VisitScotland has decided to celebrate 50 years by looking into how golf tourism has changed over the year ahead of the 2019 Solheim Cup.
The company which promotes Scottish tourism decided to trawl through the archives to see how the marketing of golf has changed.
Back in 1970 nine per cent of domestic visitors (from Scotland and the rest of the UK) played golf while they were visiting Scotland and in 1978 there were around 350 golf courses.
Before the internet, the brochure was the most important in helping promote these luxurious areas, with the Scottish Tourist Board (as VisitScotland was previously known) producing over five million booklets, leaflets and brochures at its peak in the 90s.
Golf was modestly featured in early marketing with some examples stating that “Golf is the ordinary man’s game in Scotland.”
Clearly times have changed with women making up around 16% of golf club membership in Scotland in the last decade. A women in Golf Charter established by the Royal and Ancient Golf Club of St Andrews last year.
As years went on dedicated golf tourism brochures were created but the rise of social media has led to a significant change in VisitScotland’s marketing methods.
Campaigns now target digital channels as well as the traditional routes – a far cry from the millions of brochures which kickstarted the world’s love affair with Scotland 50 years ago.
Nowadays half (47 per cent) of overnight visitors travel from overseas to play golf in Scotland with the country boasting over 570 golf courses.
Golf tourism is now a key part of Scotland’s visitor economy, worth more than £286 million on an annual basis with a target to grow that to £325 million by 2020.
Research shows that overseas golfing visitors spend on average £338 per night during a trip to Scotland, which is more than four times the daily spend of an average overseas visitor (£78.90).
From 2008 to 2017 the value of golf tourism and events increased by 30 per cent. Half of all female golfer visitors to Scotland describe themselves as either “luxury” or “holiday” golfers, indicating a willingness for a high-spend and to undertake a variety of other activities during a golf trip, visiting multiple regions.
Allan Minto, Golf Perthshire Project Manager and a former golf professional, said:“When I started out in 1979 at Gullane Golf Club we would get visitors coming to the course, getting lessons and buying souvenirs.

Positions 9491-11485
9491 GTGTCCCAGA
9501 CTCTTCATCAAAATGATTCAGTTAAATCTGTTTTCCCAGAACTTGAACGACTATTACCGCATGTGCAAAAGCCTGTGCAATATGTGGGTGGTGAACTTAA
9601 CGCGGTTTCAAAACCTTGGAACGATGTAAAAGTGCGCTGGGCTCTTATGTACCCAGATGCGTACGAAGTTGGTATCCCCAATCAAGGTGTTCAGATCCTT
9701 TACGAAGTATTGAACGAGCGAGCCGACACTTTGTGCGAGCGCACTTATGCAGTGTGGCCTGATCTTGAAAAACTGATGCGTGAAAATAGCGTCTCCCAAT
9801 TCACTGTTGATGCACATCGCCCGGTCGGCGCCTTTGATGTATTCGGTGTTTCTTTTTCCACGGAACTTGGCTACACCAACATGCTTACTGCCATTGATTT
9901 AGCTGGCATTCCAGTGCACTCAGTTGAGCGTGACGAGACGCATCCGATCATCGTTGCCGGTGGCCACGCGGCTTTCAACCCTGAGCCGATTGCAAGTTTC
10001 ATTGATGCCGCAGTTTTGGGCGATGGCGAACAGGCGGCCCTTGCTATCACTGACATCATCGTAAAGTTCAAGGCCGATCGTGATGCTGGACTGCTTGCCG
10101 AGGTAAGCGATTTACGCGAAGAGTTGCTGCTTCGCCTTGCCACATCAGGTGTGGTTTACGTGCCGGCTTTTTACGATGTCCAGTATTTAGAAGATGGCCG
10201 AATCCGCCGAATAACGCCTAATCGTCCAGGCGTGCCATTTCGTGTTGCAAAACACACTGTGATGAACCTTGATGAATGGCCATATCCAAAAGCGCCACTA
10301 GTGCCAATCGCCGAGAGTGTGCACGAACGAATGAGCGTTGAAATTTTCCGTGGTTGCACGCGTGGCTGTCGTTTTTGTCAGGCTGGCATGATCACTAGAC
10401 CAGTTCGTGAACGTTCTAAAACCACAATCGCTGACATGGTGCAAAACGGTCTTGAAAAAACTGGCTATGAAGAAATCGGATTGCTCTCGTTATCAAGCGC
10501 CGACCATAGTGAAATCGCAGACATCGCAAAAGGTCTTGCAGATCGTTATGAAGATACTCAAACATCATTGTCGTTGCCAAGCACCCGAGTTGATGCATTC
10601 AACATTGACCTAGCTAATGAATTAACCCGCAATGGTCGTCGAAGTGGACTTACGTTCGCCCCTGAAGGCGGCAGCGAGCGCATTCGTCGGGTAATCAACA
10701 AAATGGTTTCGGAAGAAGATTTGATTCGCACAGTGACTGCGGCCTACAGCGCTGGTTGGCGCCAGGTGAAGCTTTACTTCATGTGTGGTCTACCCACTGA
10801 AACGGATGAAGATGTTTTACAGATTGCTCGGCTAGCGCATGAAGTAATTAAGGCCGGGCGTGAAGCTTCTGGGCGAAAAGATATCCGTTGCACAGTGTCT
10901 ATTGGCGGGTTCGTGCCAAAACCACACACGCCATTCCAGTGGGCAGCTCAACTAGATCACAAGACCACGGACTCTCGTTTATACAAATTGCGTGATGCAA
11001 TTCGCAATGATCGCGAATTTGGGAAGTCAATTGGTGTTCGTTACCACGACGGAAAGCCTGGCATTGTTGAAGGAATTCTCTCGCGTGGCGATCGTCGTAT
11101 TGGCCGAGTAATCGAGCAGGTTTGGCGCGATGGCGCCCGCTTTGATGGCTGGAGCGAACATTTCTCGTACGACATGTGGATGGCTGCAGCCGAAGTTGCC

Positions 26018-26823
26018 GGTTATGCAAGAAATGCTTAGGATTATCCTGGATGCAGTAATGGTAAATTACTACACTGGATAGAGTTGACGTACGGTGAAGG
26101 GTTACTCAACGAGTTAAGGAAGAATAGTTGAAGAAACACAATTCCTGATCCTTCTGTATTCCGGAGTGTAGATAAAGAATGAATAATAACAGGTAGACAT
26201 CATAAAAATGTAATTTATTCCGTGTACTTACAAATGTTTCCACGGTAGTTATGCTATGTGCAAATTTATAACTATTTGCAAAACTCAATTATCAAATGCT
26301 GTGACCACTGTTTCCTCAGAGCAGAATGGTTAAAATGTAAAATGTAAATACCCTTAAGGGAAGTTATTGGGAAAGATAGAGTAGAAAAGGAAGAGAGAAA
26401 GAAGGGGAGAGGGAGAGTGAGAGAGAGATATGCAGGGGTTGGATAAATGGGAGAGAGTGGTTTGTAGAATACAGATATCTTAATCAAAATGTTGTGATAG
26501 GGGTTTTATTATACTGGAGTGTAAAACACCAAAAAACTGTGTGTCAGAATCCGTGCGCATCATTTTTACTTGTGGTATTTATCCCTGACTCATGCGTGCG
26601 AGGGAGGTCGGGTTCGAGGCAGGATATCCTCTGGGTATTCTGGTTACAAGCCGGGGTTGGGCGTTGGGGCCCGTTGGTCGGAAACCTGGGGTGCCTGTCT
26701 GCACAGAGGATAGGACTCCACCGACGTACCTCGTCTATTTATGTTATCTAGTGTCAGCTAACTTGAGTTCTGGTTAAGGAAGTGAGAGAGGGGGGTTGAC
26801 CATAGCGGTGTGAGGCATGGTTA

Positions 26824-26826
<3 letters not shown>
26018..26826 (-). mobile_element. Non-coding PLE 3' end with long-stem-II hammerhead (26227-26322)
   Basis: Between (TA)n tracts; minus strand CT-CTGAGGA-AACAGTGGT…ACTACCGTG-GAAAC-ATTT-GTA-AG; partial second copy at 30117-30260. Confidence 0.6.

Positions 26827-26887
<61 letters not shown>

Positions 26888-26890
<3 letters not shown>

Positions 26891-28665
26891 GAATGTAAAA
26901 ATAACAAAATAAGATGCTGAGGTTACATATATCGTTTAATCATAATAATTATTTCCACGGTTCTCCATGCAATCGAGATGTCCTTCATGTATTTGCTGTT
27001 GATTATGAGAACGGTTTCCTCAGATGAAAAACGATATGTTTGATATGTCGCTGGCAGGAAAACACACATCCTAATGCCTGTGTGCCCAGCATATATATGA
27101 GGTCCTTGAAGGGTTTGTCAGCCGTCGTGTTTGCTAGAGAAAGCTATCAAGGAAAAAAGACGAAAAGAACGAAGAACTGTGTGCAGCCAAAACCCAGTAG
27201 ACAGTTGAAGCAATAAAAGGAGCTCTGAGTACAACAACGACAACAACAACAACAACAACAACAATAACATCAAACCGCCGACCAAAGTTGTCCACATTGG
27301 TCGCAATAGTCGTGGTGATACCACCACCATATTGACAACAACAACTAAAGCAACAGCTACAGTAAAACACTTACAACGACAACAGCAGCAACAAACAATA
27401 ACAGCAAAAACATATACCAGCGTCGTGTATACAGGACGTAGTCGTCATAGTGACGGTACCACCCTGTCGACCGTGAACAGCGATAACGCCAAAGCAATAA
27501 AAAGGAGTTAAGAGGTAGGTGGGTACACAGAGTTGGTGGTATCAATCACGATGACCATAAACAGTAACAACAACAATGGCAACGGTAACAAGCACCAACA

“Even then, it was recognised that tourism was a wider benefit for golf and vice versa but to see this relationship grow as it has is amazing.
“Getting stars like Jack Nicklaus at the height of his fame in the 80s to appear in adverts for the Scottish Tourist Board had a huge impact – he really was a big deal at the time and would have been a draw for lots of visitors.
“And the golf tournaments and events Scotland has hosted have just got better and better bringing more and more people from abroad. We’ve seen a real golden period from around 2013 to the present day and the upcoming Solheim Cup taking place this year.
“You now have visitors from North America coming here to travel around the country and tick of the bucket list courses, while those from places like Sweden and Norway will be more independent and like to discover some of the lesser-known courses.”
Malcolm Roughead, VisitScotland Chief Executive, said: “Scotland’s reputation as the ‘Home of Golf’ is renowned across the world but you don’t have to swing a club to feel the benefits of the popular sport.
“Golf is one of Scotland’s unique selling points with no other country able to match our history or heritage in the game. It has been played here for over 600 years and shows no sign of stopping.
The 2019 Solheim Cup is the biggest event in women’s golf and offers a significant opportunity to increase the number of golfing visitors to Scotland.
Running from, 9 to 15 September, at Gleneagles, Perthshire, this year’s Solheim Cup aims to be the biggest ever European edition of the event and the most family-focused golf event in history with around 100,000 spectators expected at Gleneagles.
Tickets for the Solheim Cup are priced from just £25 for adults with children under-16 admitted free of charge.